HANK: Don't you love finding a new friend? Well. Meet Liz Talbot. (I just tucked in a photo of my dahlias because they're so great this year.)
Liz is a modern Southern belle: she blesses hearts and takes names. She carries her Sig 9 in her Kate Spade handbag, and her golden retriever, Rhett, rides shotgun in her hybrid Escape. When her grandmother is murdered, Liz high-tails it back to her South Carolina island home to find the killer.
Okay, fine, Liz is fictional. She's the brain-child of the fabulous Susan Boyer, a debut author with a witty voice and a huge heart. Susan's a Guppy, of course, which makes her instantly wonderful. I had the pleasure of reading her new book--and well, you know those moments when you think-whoa! She's got it! That's how I felt about LOW COUNTRY BOIL.
And we'll give a copy to one lucky commenter! And now--shhh...we're going to hear the dish about Susan's family...
It All Comes Down to Family
My extended family clan has more members than some towns. My people have gone forth and multiplied, is what I’m saying. I should add, right up front, that while I explore family dynamics in my writing, I don’t write about my family. The exception is an occasional blog, and when I tell one of them I’ve used them in a blog, they stand up straight and grin. If they were peacocks, their feathers would no doubt fan.
Because the relationship between sisters is complex, it’s one of my favorite themes in fiction. My sister and I joke that we were once a single egg which subdivided and we were separated before birth. Mamma calls us her twins born ten years apart. We’re exactly alike, except in the ways we are not. I’m what folks politely call “big-boned,” while my sister is petite, bless her heart. We’re both OCD control freaks. We finish each other’s sentences and have our own, secret texting shorthand. When I think of her, the phone rings and she’s on the line.
We agree on virtually everything. But in the space between “virtually everything” and “absolutely everything,” unfortunate altercations occasionally erupt. When we disagree, we do it in spectacular fashion. It infuriates her that I could possibly hold a differing position on anything. I feel the same way. If the conversation drifts towards treacherous waters while we’re in our mother’s house, Mamma throws up her hands, says, “I’m leaving,” and walks out the back door. She always comes back—well, she always has so far. Daddy instigates these dramas for entertainment. He knows our points of dissension well. Our brother—the middle child—eggs it on just to keep things interesting. I’m absolutely convinced any one of us would take a bullet for any of the others.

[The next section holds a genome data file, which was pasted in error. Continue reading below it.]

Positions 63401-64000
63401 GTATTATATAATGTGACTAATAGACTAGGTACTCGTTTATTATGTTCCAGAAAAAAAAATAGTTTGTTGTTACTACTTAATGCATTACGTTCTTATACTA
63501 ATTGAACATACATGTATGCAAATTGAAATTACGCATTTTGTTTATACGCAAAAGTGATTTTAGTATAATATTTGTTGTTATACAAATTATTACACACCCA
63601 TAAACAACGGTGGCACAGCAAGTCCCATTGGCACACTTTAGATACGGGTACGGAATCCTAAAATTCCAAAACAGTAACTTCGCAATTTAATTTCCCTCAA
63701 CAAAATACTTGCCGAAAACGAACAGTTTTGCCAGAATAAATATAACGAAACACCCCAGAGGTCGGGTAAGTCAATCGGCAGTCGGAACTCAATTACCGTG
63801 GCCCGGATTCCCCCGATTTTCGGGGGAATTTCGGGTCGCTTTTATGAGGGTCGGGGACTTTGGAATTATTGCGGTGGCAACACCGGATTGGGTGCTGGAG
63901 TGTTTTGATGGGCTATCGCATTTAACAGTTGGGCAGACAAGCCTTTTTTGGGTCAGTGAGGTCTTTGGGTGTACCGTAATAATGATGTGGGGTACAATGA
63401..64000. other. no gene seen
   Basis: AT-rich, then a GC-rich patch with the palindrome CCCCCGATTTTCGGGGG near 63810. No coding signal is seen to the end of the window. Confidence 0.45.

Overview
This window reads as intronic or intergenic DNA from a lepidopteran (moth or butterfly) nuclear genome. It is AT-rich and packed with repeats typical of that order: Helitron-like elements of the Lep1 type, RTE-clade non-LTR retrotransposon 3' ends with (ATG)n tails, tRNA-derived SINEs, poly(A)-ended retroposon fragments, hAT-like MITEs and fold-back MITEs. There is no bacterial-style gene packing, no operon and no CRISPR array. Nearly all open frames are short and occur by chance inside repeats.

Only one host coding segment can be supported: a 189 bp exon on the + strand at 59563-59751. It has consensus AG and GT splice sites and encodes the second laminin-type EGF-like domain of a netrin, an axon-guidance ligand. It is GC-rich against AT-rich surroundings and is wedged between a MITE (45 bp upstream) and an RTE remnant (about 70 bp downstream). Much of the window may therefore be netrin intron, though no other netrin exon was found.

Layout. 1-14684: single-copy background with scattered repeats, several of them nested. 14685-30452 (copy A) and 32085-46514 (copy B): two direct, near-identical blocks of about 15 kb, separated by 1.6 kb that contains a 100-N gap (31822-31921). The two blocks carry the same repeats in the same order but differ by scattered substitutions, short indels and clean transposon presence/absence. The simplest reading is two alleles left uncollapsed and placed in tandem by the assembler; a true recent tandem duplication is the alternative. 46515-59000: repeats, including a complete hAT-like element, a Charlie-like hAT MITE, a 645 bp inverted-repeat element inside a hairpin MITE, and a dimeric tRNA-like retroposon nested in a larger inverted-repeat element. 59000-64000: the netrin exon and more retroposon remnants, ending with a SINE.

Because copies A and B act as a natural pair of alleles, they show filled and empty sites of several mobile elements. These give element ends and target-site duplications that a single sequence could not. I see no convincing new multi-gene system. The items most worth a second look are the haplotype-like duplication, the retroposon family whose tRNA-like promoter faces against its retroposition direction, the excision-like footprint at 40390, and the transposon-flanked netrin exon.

But I’m here to tell you, it’s true what they say about Southern families—we are neither ashamed of nor scared by eccentricity. By way of example, I offer Aunt Avalee, who is convinced her neighbor is throwing birdseed on her roof so the birds will peck holes in it, and Aunt Clarene, whose house has been repeatedly broken into by someone who vacuums and leaves without taking or disturbing anything. I have many more examples. So many more.
When I married Sugar, I left the small town where I grew up. At the time, it never entered my mind this would be a permanent thing. My sister moved away as well, and we frequently lament not living close enough to inhabit each other’s daily lives. My brother lives fifteen minutes from Mamma’s backdoor. I envy him that. In my fantasy life, we all live back in that small town, a block or two away from each other, and we all go to Mamma and Daddy’s on Sunday for supper. We pop in and out of each other’s homes several times a week. My dreams are made of simple things. But these simple things are simply out of reach.
Sugar’s job requires him to live near an airport. Three of our four children have put down roots in Greenville, South Carolina, where we’ve lived for many years and where they grew up. We have friends whose lives have become intertwined with ours through shared joys and heartaches who we would be hard pressed to leave behind. And, much of Sugar’s side of our family resides in Greenville. Going home is not an option for me.
So, I write about what I long for—family, small towns, and pristine beaches—and of course, solving murders and taking down the bad guy.
Do y’all have big families? If you’re a writer, do your family relationships sometimes influence the themes you write about?
HANK: Well, I have one full sister, two half-sisters, and a half-brother who I grew up with, and two-half sisters and two half-brothers I DIDN'T grow up with. And yes, my books are all about family--whether they seem to be or not. (And if you've read THE OTHER WOMAN, you know that!).
Jungle Red is delighted to offer a copy of LOW COUNTRY BOIL to one lucky commenter--so tell all about your family--and you may soon be reading about Liz Talbot's!
Susan M. Boyer has been making up stories her whole life. She tags along with her husband on business trips whenever she can because hotels are great places to write: fresh coffee all day and cookies at 4 p.m. They have a home in Greenville, SC, which they occasionally visit. Susan’s short fiction has appeared in moonShine Review, Spinetingler Magazine, Relief Journal, The Petigru Review, and Catfish Stew. Her debut novel, Lowcountry Boil, is a 2012 Daphne du Maurier Award for Excellence in Mystery/Suspense recipient and an RWA Golden Heart® finalist.